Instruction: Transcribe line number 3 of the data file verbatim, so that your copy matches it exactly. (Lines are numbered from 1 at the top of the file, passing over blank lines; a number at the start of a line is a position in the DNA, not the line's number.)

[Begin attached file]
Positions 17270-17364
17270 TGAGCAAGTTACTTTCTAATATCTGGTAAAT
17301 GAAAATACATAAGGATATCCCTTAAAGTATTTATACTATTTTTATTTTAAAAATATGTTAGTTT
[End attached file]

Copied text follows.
17301 GAAAATACATAAGGATATCCCTTAAAGTATTTATACTATTTTTATTTTAAAAATATGTTAGTTT